What is interesting is that many people in stage one are often quite confident in their ability. This phenomenon is known as the Dunning-Kruger Effect where novices tend to under-estimate the amount of time and skill required to master something.

 

 

 

As we progress in the stages of competence confidence tends to go down as we are starting to realize how much more there is to learn. As Aristotle said, “the more you know, the more you know you don't know”, and this causes a lack of confidence. If you feel you are at this stage fear not, as it is quite normal and with time the idea of how much you don’t know will no longer be a hindrance, but rather free you to focus on the right things that are within your control. In order to progress more effectively through the beginning stages it is of vital importance to integrate feedback systems in order to gain more competence.

 

We may also ensure we meet the other supportive needs of self-determination theory, which are autonomy and relatedness. Increasing your ability to choose how you master your skill (training programs, timelines, etc.) and also perhaps training with people on similar pursuits can greatly enhance your intrinsic motivation to master a skill. Self determination theory has been widely shown to be effective in increasing motivation and promoting or strengthen aspirations or life goals that  provide satisfaction of human needs.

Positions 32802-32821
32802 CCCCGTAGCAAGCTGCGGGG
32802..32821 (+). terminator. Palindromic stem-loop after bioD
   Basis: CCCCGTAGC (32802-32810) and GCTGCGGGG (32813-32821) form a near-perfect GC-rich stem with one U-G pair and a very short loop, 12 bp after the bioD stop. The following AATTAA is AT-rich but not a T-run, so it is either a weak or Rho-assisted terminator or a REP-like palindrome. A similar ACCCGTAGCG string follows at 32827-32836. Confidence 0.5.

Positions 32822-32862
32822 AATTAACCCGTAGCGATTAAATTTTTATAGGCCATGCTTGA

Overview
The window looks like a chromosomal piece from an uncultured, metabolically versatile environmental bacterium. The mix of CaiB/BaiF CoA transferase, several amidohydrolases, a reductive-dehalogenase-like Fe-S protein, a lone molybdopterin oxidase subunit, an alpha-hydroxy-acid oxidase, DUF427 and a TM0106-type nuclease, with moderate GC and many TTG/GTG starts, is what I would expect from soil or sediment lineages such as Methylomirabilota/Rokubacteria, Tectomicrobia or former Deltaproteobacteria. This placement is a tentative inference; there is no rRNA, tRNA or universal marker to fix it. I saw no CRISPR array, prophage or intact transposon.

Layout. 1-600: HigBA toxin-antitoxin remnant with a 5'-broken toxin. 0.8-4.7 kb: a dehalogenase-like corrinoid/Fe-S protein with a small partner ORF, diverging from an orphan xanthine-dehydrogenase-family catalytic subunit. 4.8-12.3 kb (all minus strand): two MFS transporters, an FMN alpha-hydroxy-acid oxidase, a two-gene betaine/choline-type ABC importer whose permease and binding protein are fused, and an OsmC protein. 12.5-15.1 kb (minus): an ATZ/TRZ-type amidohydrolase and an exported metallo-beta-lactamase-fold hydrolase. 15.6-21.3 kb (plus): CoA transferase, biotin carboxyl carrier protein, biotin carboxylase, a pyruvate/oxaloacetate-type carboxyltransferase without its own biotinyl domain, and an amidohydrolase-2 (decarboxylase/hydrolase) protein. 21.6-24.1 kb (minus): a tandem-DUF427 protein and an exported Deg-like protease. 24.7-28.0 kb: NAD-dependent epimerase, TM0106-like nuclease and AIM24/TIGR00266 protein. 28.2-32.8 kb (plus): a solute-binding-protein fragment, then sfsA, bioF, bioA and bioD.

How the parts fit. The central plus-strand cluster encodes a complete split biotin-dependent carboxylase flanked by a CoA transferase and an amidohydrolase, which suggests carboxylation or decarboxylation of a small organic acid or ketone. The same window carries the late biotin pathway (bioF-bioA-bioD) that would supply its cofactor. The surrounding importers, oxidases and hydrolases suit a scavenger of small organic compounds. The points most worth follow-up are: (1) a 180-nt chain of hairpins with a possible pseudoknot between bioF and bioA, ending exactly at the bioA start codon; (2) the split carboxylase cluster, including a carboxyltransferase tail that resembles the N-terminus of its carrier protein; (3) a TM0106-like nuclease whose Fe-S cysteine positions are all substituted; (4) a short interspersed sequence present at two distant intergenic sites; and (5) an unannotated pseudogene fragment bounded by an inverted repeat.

Every individual will progress in various ways and there is no perfect formula to master a skill. But here are a few tips to guide you through the process of moving into stage four, unconscious competence:

 

  • Failure is your friend

Fail hard, fail often, but make sure you are learning from each failure and correcting the mistakes. Anyone who has reached success has failed a lot more often than the ones who didn't make it. Develop a hypothesis, test it out, analyze the results, develop another hypothesis and keep going until you move up a level. 

 

  • Quality over quantity

The 10,000 hour rule is misleading. A lot of different things affect learning such as genetics, age of exposure to skill, and environmental factors. But with the right corrective feedback and intentional use of time one can make the most of their practise. This leads to the next tip; enhancing focus.

 

  • Practise mindfulness

In order to engage in deliberate practise as Ericsson suggests, you must increase your ability to focus on the task at hand. An hour training session with a wandering mind can drastically decrease the learning process. 8 minutes a day of mindfulness as been shown to be the minimum amount of time to start seeing physical changes in the attention centers of the brain. 

 

  • Be patient

Good things take time. Rome wasn’t built in a day as the old saying goes so make sure you don’t rush the process and be sure not to get caught up in judging yourself for not progressing as quickly as you would like to. The more pressure you put on yourself the more time it will take. Relax, and let natural learning take place.